Last Monday, when I was handling client media relations work in a large Midwest market, a television reporter let me know she was working with me on her first day back from furlough. She, like many other media professionals across the country, was forced to take an unpaid week off. For her, remarkably, it happened in early November.
When I worked in TV news, I was told the only way I could take a day off in November (the month’s ratings set key 4th quarter ad rates), would be to call in sick from a hospital bed. What has changed between now and then? More than this space will allow. For one, though, it shows that the top priority is now not making money, it’s saving money.
I always said, when I worked in TV in the booming 90s, that TV stations were run like we were living in a recession, even though we weren’t. That’s because spending always seemed to be curbed in order to meet corporate profit margin mandates that ranged from 20 to 50 percent, depending on the owner and the year. Now, in a national recession, I can’t even imagine. In the face of an unprecedented need to change, most media owners are trying to cut their way toward their futures.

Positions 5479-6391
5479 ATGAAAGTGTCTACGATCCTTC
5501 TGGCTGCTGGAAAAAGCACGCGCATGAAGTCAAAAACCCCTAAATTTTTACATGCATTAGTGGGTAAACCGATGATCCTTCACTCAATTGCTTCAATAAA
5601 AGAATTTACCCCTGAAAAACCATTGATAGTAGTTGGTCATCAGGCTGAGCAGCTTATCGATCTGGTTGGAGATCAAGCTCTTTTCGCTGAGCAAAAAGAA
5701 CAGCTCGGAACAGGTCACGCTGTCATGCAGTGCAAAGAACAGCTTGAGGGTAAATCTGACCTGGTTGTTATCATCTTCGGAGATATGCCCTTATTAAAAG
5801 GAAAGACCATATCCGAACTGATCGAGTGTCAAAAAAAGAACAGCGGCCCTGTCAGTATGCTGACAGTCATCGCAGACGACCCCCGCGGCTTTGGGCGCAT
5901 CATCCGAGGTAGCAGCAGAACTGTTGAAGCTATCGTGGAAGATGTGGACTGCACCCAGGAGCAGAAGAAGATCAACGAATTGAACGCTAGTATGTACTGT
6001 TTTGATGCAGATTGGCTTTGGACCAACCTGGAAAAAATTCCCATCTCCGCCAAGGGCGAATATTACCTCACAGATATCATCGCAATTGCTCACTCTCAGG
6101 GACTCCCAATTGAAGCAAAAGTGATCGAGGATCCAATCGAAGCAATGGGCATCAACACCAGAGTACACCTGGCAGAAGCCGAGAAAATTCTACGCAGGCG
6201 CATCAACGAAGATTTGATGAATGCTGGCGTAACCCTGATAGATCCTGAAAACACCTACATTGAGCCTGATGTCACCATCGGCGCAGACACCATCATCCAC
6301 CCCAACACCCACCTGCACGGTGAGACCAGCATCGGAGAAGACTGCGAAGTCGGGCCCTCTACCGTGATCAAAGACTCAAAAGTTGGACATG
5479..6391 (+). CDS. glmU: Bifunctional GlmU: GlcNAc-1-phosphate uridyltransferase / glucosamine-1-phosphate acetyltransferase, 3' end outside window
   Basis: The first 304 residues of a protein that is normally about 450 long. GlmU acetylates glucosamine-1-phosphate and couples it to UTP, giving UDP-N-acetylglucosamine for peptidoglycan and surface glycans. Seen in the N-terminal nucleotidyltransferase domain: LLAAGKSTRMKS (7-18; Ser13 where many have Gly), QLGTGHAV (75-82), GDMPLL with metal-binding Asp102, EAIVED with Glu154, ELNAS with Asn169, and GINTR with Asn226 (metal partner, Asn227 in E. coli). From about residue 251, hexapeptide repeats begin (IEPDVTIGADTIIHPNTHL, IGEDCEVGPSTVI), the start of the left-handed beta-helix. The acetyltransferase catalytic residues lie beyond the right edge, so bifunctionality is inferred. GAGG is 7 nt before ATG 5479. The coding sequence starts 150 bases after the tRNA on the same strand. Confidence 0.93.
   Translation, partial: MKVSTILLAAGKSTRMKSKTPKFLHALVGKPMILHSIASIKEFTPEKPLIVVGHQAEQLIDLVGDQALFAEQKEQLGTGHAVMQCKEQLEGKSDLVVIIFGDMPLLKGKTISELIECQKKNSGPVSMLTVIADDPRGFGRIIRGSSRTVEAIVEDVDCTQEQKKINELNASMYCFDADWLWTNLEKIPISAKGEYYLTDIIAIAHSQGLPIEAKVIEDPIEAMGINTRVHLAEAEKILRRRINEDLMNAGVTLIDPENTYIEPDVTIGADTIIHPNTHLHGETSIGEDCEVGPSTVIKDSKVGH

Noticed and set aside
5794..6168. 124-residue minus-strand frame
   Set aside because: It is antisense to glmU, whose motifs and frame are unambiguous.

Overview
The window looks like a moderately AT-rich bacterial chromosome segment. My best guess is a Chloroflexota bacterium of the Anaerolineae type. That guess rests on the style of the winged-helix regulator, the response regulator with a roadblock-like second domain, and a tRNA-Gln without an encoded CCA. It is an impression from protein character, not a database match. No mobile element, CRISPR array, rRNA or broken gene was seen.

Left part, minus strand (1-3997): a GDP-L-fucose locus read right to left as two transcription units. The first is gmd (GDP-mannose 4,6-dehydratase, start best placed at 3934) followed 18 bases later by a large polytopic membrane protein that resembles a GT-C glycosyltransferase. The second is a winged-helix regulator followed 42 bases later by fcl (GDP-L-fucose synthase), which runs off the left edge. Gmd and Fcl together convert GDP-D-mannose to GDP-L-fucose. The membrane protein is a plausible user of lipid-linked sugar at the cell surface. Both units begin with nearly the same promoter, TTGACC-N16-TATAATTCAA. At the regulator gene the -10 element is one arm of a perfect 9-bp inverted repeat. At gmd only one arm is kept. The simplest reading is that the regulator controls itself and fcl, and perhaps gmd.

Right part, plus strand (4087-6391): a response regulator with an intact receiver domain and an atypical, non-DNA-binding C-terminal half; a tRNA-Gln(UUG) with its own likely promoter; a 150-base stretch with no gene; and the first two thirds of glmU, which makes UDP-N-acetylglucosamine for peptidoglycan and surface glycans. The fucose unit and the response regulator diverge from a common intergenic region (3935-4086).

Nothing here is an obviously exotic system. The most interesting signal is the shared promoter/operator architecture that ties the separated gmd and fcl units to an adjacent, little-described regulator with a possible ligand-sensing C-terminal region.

One new study shows that simply, that won’t work. If you work in media, PR or any related field, take some time and read this report by experts from the University of North Carolina and Yale University. It’s relatively quick read for an academic survey. Essentially, it says that whatever media companies have been doing since the dawn of the Internet revolution 15 years ago hasn’t worked and won’t work if the objective is to remain in business for the next 15 years. And it provides some examples from previous eras to serve as examples for CEOs who desperately need a plan, as their products are no longer “mass media.”
The mantra inside media organizations seems to be “Save Money. Save Money. Save Money.” Instead, this report shows (and it’s easy, as consumers, to agree), it should be “Reinvent. Reinvent. Reinvent.”